And he prefers painting on the iPad to using a traditional computer. Using the app Procreate to paint with his fingers on the iPad, “you don’t feel like you are fighting a computer to create your art. You feel connected to the artwork”, he says.

“When I first used an iPad, it made me think of cave paintings, or when a child first paints using their finger.”

While some artists may look at digital painting as “cheating” – after all, you can delete mistaken brush strokes – Hall, who lives in Britain, thinks it actually makes artists more daring.

“If you spent STG50 on canvas and another STG50 on paint, at some point you are going to get careful. You don’t want to waste what you spent,” he says.

For Apple’s display, Hall used Procreate to paint portraits of people he encountered at the university where he lectures.

They include a bearded, moustached young man with bright yellow glasses and an intense stare, and a woman in a floppy black hat lost in thought.

Alistair Taylor-Young, whose photography career spans two decades and has shot for fashion icons such as Armani and Fendi and magazines ranging from Conde Nast Traveller to French Vogue, took photos of rainy cityscapes with the iPhone 6 for Apple’s project. “Crystal Mosaic” uses the phone’s own camera app to bring drops of rain on glass into focus, showing ordinary scenes through a different perspective.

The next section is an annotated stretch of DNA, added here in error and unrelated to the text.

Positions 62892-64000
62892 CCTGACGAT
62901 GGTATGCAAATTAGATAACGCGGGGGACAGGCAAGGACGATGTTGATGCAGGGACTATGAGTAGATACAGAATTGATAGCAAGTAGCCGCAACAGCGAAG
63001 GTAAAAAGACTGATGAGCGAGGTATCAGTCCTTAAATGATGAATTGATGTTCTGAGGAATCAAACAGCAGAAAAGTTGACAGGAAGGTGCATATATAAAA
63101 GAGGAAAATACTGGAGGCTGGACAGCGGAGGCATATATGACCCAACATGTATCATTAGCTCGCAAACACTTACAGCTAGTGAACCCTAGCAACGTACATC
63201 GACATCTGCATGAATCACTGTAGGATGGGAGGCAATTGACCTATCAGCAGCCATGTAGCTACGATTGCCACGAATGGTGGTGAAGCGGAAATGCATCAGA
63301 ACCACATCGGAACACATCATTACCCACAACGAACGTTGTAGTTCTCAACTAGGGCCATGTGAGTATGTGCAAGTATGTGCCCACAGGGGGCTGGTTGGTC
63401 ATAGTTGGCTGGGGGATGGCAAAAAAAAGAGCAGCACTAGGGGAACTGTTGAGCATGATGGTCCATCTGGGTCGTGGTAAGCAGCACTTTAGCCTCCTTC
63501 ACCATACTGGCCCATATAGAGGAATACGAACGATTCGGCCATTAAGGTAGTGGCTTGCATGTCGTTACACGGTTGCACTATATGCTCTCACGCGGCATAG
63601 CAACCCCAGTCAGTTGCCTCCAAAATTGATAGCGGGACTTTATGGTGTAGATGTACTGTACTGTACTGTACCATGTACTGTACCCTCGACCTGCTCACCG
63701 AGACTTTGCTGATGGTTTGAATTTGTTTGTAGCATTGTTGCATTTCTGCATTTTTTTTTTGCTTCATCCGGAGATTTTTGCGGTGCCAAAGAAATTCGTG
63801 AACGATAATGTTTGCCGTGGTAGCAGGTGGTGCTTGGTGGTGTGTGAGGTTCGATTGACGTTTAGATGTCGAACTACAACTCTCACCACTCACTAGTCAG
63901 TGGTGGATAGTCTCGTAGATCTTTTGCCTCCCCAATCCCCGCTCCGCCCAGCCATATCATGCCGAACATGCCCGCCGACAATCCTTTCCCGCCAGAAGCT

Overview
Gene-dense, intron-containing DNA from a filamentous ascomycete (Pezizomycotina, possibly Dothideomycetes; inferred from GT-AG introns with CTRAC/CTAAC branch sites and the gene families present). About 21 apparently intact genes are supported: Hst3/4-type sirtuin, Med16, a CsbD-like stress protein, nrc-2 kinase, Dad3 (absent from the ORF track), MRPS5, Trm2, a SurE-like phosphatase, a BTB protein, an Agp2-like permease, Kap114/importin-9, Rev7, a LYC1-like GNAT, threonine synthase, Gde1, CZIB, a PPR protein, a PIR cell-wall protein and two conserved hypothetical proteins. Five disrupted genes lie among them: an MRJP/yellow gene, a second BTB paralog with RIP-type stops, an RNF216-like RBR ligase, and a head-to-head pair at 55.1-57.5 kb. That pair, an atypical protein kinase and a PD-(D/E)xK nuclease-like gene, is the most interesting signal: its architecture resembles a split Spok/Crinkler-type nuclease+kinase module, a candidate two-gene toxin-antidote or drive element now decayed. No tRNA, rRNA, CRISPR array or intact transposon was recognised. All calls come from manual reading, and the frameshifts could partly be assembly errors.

Taylor-Young bought an iPhone in 2007, when they first came out. Having worked with Polaroid cameras early in his career, he found the quality of the original iPhone’s camera very similar.

“It was quite soft and the colours were muted and distorted,” he says.

“The moment I picked up the phone and started taking pictures, it reminded me of photography in its infancy. You couldn’t focus, change exposure. You just saw something and took a photo.”

The quality of phone cameras has certainly improved in the last several years. But more importantly, the ease of use and always-in-hand nature of a smartphone camera has in many ways democratised photography, encouraging anyone to make a photo diary of daily moments, not just special events or trips.

“Digital hasn’t made any nicer pictures,” Taylor-Young says. “But they have opened up the world to people who would have not necessarily thought of taking pictures, or sharing them.”